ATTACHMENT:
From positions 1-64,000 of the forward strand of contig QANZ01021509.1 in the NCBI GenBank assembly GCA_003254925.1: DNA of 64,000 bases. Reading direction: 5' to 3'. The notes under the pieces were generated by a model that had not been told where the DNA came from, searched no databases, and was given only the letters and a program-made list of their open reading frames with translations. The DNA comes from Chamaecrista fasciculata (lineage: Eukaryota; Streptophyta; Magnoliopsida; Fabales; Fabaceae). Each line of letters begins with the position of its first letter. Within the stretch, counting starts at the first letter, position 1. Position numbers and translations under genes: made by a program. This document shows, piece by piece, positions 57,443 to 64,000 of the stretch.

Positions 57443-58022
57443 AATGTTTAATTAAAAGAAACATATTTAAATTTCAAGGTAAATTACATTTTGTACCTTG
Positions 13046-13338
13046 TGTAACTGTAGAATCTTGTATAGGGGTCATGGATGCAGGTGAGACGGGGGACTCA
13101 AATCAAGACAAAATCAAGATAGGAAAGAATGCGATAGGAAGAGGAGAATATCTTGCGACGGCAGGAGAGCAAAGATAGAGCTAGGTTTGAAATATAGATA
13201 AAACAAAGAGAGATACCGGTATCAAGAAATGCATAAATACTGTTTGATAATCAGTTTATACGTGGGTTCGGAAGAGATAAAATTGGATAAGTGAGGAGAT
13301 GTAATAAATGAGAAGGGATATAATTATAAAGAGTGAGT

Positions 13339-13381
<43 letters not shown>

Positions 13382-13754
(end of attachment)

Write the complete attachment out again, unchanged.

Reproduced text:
From positions 1-64,000 of the forward strand of contig QANZ01021509.1 in the NCBI GenBank assembly GCA_003254925.1: DNA of 64,000 bases. Reading direction: 5' to 3'. The notes under the pieces were generated by a model that had not been told where the DNA came from, searched no databases, and was given only the letters and a program-made list of their open reading frames with translations. The DNA comes from Chamaecrista fasciculata (lineage: Eukaryota; Streptophyta; Magnoliopsida; Fabales; Fabaceae). Each line of letters begins with the position of its first letter. Within the stretch, counting starts at the first letter, position 1. Position numbers and translations under genes: made by a program. This document shows, piece by piece, positions 57,443 to 64,000 of the stretch.

Positions 57443-58022
57443 AATGTTTAATTAAAAGAAACATATTTAAATTTCAAGGTAAATTACATTTTGTACCTTG
Positions 13046-13338
13046 TGTAACTGTAGAATCTTGTATAGGGGTCATGGATGCAGGTGAGACGGGGGACTCA
13101 AATCAAGACAAAATCAAGATAGGAAAGAATGCGATAGGAAGAGGAGAATATCTTGCGACGGCAGGAGAGCAAAGATAGAGCTAGGTTTGAAATATAGATA
13201 AAACAAAGAGAGATACCGGTATCAAGAAATGCATAAATACTGTTTGATAATCAGTTTATACGTGGGTTCGGAAGAGATAAAATTGGATAAGTGAGGAGAT
13301 GTAATAAATGAGAAGGGATATAATTATAAAGAGTGAGT

Positions 13339-13381
<43 letters not shown>

Positions 13382-13754